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Universities around the country are struggling with the economic effects of the coronavirus pandemic. Yet, some college presidents and deans will continue to earn million dollar salaries even as they lay off struggling employees, and Hopkins is no exception.
The University’s Program in Racism, Immigration and Citizenship hosted a panel titled, “‘Living Hopkins’ Roundtable: Policing in Baltimore” on Thursday, March 14.
When you walk into the brand new Wax Atlas Record and Stereo Exchange on 22 W. 25th St., it feels like you are being transported to another time and place, entirely separate from what happens outside. There is classic rock music playing in the background, and it is hard not to be overwhelmed by the hundreds of records, cassette tapes and books placed carefully throughout the store. Right now the display includes The Beatles, Ghostface Killah and Madonna, to name a few.
Bruce Western, a professor of sociology and social justice at Columbia University, led a workshop on Inequality and Social Policy on Feb. 28. Western is known for his work on incarceration in the U.S. Hopkins Professor of Political Science Vesla Weaver and Assistant Research Scientist Stuart Schrader helped facilitate the discussion.
The Baltimore Museum of Art hosted an interactive discussion called Open Hours: From Liberia to Baltimore on Saturday. Writer and organizer Bilphena Yahwon led the event.
Five panelists discussed ways to help end violence in Baltimore this Wednesday in the final event of the University-led discussion series on policing. The event aimed to approach the issue of crime in Baltimore from a public health perspective and to focus on the University’s relationship with the city.
Social justice activist George Lakey spoke at Red Emma’s on Thursday, Nov. 15. to promote his new book, How We Win: A Guide to Nonviolent Direct Action Campaigning. Lakey, who has been active in nonviolent protest movements since the 1950s, shared advice and strategies that could create more organized and effective activism today.
The first time I visited Malibu Creek State Park was the day before I moved out of California. I had just graduated high school, and, like most kids about to live away from home for the first time in their lives, I was terrified. I spent that summer holed up in my room, watching quite a lot of television and trying to soak up as much time with my family as possible.
This weekend, I made the trek off campus out to Samos Restaurant in Greektown. Located in southeast Baltimore, it is conveniently located right next to the Bayview Medical Campus (if you ever happen to be there).
This past Saturday, I decided to try out a restaurant known as Dick’s Last Resort. If you haven’t heard of it before, it’s a humorous restaurant chain where the staff is rude to you on purpose. I had been wanting to pay it a visit for a while, and I heard that they have a location in the Inner Harbor.
Eight students presented their exhibits depicting the lives of people who were enslaved on the Homewood Campus and showing how the legacy of slavery continues to affect people today. The exhibition, titled More Than a Name: Enslaved Families at Historic Homewood, included a selection of artifacts and objects and opened at the Homewood Museum on Monday.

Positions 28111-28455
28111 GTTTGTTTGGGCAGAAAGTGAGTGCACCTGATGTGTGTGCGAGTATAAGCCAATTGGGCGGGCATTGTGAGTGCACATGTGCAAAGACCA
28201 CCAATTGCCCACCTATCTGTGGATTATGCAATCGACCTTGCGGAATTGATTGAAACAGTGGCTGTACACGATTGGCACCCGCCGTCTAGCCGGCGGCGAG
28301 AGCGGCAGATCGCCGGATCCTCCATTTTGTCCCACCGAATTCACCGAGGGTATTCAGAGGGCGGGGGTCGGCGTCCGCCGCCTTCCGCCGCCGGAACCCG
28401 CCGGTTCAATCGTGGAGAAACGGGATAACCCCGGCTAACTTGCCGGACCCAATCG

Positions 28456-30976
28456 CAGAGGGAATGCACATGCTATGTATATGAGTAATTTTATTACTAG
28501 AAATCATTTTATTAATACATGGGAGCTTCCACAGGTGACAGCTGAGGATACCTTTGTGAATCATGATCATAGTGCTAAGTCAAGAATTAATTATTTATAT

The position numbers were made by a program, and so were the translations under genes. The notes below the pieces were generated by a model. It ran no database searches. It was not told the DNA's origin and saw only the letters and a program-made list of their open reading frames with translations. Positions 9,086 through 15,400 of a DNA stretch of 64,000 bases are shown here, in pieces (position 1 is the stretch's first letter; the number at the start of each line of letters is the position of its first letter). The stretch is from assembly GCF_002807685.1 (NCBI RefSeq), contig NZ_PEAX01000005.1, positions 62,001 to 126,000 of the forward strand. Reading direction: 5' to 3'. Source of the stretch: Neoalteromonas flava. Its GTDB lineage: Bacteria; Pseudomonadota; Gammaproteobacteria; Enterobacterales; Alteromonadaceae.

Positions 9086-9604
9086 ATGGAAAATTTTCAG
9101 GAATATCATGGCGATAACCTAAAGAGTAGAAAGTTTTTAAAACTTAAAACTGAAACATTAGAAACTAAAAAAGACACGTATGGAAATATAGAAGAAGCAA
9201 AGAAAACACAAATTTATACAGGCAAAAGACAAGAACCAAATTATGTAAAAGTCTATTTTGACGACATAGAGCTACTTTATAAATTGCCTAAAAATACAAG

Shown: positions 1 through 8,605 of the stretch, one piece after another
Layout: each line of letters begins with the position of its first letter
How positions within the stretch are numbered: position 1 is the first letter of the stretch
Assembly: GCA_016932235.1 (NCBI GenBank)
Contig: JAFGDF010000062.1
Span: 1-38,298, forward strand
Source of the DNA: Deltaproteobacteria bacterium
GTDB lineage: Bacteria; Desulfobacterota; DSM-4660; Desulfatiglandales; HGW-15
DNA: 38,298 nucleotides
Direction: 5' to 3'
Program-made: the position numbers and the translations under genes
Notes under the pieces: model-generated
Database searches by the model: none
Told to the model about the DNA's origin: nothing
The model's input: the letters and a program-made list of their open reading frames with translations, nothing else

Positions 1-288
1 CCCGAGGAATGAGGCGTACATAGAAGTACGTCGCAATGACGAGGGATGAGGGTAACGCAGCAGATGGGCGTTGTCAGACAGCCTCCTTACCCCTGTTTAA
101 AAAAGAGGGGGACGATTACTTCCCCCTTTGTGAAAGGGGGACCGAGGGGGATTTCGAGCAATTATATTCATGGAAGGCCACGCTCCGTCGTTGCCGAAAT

JHU Forums on Race in America brought three panelists together to discuss the lasting health ramifications of Hurricane Maria on Tuesday. The event was called “Six Months After Maria: Public Health Issues in Puerto Rico” and was the first of the Forums on Race event to take place at the Bloomberg School of Public Health.
All seven Democratic candidates running for Governor of Maryland in 2018 gathered to speak at the Greater Baltimore Democratic Gubernatorial Forum on Saturday, Feb. 24 at the Baltimore War Memorial.
The Baltimore Metro SubwayLink (Metro) has been closed since Feb. 11 due to emergency repairs and will likely remain closed until March 11. The shutdown took place with less than 24 hours of notice to commuters.
In their meeting on Tuesday, the Student Government Association (SGA) addressed requests for funding from student groups and passed a resolution calling on Hopkins to increase funding for PILOT, a student-led tutoring program.
Baltimore held its third ceasefire weekend from Feb. 2-4. It was the first successful ceasefire, with no homicides taking place for 72 hours, despite an average city-wide homicide rate of one murder a day. Over the first two ceasefire weekends, which took place last August and November, at least one homicide occurred before 72 hours elapsed.
The Career Center and community service fraternity Alpha Phi Omega co-sponsored a panel titled “Women in Leadership” on Thursday, Nov. 30. The event featured three women from different professional backgrounds who shared challenges they faced in their careers and ways they worked to overcome gender-based obstacles.
The Inter-Asian Council (IAC) hosted Karen Gonzalez, the training and development manager for World Relief Immigration Clinic, a legal team that assists immigrants and their family members, on Monday.
Medical Ethics Discussion Panel (MEDPanel), a student group that explores ethical issues in medicine and healthcare policy, hosted a roundtable discussion titled “The Opioid Epidemic & the Ethics of Pharma” in Charles Commons Salon B on Saturday.
One year ago, Donald Trump won the U.S. presidential election, leaving many Hopkins students in shock. They spray-painted the Blue Jay statue and the mural boards outside the Mattin Center with anti-Trump slogans. They joined a citywide protest against Trump. The University hosted sessions for students to share their thoughts and feelings. Professors spent lectures reflecting on the election, asking how the polls, which initially predicted that Hillary Clinton would win, got it all wrong.